Posts by Keith Reynolds

Keith Reynolds

About Keith Reynolds

Keith Reynolds is the former National Research Representative for the Canadian Union of Public Employees. He has done policy work for all three levels of government. His areas of expertise include privatization, P3s, and municipal government and finance. Follow Keith on Twitter

Ontario Auditor breaks new ground with review of public private partnerships methodology: BC Auditor says maybe, sometime

Jan 5, 2015
Last month Ontario’s Auditor General issued her annual report. One of her targets was Ontario’s use of public private partnerships to build public infrastructure. As the Toronto Star put it, “Auditor General Bonnie Lysyk has taken a wrecking ball to the (Ontario) Liberals’ use of private money to bankroll new hospitals and transit…” Lysyk’s report… View Article

New BC Auditor General report finds public private partnerships double the cost of borrowing

Oct 30, 2014
British Columbia’s new Auditor General, Carol Bellringer, published her annual report on government’s 2013-14 summary financial statements today and it contains some pretty interesting highlights. First of all, and for the first time, the AG has published a comparison of how much it costs the government to undertake projects on its own compared to using… View Article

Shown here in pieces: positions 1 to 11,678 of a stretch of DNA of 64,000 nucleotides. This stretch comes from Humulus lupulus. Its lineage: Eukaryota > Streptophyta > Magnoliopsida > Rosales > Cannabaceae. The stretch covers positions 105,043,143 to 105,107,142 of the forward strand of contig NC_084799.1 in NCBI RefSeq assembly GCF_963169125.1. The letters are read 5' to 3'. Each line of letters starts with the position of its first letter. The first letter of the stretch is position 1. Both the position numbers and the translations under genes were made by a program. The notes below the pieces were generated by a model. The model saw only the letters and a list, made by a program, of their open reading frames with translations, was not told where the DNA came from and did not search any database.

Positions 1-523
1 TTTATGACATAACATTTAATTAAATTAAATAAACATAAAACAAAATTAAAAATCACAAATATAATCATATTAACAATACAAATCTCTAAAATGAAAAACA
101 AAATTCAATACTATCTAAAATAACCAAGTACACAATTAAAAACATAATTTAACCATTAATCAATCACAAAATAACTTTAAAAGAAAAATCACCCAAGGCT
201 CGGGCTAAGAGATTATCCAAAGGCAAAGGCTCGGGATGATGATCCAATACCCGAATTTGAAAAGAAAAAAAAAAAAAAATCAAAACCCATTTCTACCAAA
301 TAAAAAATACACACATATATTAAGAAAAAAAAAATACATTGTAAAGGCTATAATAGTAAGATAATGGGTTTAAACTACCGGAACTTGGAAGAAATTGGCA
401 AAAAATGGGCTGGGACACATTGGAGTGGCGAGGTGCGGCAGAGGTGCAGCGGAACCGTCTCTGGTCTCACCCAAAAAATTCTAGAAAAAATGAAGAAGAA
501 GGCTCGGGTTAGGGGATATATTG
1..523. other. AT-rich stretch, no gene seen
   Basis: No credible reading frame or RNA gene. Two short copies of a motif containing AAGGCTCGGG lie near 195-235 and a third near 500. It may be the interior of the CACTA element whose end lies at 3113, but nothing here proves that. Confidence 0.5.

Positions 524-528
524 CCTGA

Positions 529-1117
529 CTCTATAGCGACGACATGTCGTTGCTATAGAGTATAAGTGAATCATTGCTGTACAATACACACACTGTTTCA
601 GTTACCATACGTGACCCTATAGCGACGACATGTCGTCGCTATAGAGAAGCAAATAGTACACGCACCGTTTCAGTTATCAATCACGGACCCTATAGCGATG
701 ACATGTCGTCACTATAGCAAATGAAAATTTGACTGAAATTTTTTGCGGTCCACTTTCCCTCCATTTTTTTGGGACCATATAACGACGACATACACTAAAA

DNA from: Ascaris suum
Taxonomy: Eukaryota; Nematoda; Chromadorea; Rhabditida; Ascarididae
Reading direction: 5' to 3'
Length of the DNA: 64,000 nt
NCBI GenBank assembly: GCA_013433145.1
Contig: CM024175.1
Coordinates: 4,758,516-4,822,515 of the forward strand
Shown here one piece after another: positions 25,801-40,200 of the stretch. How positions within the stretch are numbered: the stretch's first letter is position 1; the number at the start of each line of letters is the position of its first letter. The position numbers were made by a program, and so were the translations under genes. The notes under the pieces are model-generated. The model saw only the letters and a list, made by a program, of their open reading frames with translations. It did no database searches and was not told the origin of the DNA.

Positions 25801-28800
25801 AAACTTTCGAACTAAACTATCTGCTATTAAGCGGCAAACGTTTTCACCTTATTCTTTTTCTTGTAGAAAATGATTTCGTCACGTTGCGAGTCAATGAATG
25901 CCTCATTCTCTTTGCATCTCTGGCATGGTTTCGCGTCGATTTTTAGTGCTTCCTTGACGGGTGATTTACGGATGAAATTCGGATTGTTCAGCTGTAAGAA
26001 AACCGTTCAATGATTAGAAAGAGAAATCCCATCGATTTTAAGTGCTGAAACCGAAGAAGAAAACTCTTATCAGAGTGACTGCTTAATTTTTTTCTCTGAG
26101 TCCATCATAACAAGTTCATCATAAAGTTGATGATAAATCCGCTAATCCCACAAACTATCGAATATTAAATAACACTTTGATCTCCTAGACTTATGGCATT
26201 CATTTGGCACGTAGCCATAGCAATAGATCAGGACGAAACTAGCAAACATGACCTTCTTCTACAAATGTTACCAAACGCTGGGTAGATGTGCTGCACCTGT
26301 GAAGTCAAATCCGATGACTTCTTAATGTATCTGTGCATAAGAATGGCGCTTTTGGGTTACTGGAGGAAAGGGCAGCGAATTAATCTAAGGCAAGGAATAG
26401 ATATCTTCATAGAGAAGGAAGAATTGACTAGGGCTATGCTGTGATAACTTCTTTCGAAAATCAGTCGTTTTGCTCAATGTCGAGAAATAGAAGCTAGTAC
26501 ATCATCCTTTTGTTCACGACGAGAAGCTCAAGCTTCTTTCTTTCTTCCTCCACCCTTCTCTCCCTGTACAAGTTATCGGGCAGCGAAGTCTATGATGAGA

What is the “right amount” for local governments to spend?

Oct 23, 2014
Just how much money should a local government spend? If you ask the Fraser Institute, the Canadian Taxpayers Federation (CTF) or the Canadian Federation of Independent Business (CFIB) you will always get the same answer: they should spend less.  Oddly, taxpayers sometimes disagree. The Fraser Institute produced a report this week titled Comparing Municipal Government… View Article

BC’s controversial contract obligations dwarf its debt

Jul 18, 2014
Most of the discussion around the delivery of British Columbia’s public accounts this week has centred on debt (Marvin Shaffer makes excellent points in the previous post on why debt is not always bad) and on how BC got the money to balance its books. Something else worth looking at, however, is British Columbia’s non-debt… View Article